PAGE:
“Interesting” Linux Applications

In a small “introduction to Linux” class I was helping out with recently, I did a short demo of how Wireshark can show you what happens when you load a webpage (and, also, what gets broadcast on wireless networks 🙂 ). (No, it’s not a Linux-only program, but it is a mature, easy-to-use open-source application that runs on Linux and is in most software repositories.) I was asked for examples of other interesting (presumably, to broad swaths of geeks) applications, so here are a few:

I Use It And Like It

The continuation of Ethereal. Analyzes traffic going through your network interfaces.
Easy-to-use audio-editing tool.
Totem (with Xine backend)
Totem is the GNOME movie player. It integrates nicely with the GNOME environment, but at least as of a year or so ago, you were better off using the version compiled using the Xine libraries because of broader media support. If you use Fedora, you may wish to add Livna to your repositories, as it includes totem-xine. It would also be worth checking out Stanton Finley’s Fedora Core 5 Release Notes for information on how to extend the number of codecs supported.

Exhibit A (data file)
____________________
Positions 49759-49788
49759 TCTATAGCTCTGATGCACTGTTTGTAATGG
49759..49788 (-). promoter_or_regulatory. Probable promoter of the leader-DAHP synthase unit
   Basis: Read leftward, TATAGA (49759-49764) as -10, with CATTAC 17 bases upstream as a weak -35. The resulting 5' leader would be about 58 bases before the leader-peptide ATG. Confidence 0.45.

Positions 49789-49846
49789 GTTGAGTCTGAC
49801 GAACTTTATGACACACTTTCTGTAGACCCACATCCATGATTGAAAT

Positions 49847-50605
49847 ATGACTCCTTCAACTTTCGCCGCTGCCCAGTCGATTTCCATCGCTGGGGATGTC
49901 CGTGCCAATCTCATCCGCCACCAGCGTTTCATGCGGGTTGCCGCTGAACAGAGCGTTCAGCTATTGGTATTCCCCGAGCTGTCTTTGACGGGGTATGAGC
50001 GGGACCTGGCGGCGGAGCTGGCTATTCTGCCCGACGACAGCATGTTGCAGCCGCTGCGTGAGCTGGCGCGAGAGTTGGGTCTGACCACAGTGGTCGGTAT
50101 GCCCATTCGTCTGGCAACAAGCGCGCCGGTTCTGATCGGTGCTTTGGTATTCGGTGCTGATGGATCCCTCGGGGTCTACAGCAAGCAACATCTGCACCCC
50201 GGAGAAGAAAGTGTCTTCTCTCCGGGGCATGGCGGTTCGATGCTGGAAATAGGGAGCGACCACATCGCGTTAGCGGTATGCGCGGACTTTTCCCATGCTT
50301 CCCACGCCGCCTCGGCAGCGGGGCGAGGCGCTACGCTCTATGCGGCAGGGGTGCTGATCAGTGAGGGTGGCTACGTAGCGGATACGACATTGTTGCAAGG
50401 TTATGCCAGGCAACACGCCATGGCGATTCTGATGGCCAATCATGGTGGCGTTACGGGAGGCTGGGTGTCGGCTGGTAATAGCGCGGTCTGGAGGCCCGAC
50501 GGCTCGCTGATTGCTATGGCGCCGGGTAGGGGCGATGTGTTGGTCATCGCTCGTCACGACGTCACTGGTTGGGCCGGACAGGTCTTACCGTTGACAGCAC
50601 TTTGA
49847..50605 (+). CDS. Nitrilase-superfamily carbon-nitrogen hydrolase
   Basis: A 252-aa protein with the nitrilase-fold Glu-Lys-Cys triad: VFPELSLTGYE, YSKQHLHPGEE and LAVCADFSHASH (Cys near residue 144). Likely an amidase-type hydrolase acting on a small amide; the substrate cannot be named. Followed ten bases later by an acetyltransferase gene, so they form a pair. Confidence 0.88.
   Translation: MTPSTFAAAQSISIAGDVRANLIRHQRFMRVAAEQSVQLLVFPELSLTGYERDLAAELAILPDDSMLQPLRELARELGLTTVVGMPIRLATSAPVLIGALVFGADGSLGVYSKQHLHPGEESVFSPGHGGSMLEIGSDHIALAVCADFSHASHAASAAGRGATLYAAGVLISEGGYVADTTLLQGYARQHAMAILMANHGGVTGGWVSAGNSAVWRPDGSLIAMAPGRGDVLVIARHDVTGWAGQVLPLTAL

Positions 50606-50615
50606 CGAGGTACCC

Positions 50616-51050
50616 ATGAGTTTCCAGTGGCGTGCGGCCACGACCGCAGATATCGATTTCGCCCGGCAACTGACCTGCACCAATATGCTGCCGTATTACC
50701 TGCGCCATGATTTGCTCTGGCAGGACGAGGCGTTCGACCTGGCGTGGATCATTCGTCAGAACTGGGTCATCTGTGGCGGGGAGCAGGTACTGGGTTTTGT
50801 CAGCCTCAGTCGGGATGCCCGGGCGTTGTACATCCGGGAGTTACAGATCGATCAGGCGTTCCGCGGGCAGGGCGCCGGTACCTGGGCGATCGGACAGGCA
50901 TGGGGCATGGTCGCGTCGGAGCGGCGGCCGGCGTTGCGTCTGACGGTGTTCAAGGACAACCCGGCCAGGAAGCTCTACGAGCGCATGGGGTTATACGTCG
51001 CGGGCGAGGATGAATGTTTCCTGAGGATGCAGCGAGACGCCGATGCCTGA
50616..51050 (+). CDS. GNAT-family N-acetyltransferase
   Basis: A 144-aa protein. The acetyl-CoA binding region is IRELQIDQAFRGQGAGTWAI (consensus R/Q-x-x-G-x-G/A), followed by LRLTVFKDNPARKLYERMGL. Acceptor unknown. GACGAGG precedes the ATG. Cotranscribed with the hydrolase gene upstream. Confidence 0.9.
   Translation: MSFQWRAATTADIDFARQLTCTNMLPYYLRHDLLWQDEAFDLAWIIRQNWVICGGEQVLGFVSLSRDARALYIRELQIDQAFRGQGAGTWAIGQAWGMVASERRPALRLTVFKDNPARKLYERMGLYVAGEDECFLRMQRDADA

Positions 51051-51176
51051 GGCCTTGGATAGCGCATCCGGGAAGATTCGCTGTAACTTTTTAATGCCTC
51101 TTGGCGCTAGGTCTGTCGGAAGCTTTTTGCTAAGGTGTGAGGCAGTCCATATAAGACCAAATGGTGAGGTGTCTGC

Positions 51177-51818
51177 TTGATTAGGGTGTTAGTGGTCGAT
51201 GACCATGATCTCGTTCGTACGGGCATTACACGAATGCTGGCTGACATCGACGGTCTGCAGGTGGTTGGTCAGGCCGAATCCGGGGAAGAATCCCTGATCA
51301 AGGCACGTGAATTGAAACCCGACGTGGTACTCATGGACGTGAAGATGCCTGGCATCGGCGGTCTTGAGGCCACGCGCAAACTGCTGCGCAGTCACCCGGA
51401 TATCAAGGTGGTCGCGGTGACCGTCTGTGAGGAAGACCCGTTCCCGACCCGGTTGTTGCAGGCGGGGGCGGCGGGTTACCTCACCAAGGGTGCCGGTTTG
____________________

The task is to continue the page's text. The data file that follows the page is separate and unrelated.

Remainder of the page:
Cross-platform open-source office productivity suite.
Open-source, highly-extensible web browser. (I posted recently about a couple of my favorite extensions.)
Open-source email client.

I Hear Good Things About It

A popular and full-featured BitTorrent client. It’s Java-based, so it runs everywhere (*giggle*).
Eclipse seems to be the graphical open-source IDE for doing development in Java and C/C++ right now. It appears that there are also plugins for PHP, Python, and others, but I don’t know how mature they are.

It Sure Looks Cool

Open-source SIP/H.323 a audio- and video-conferencing program. Interoperates with programs like Microsoft’s Messenger and NetMeeting and Apple’s iChat.

Feel free to jump in with your thoughts and favorite applications.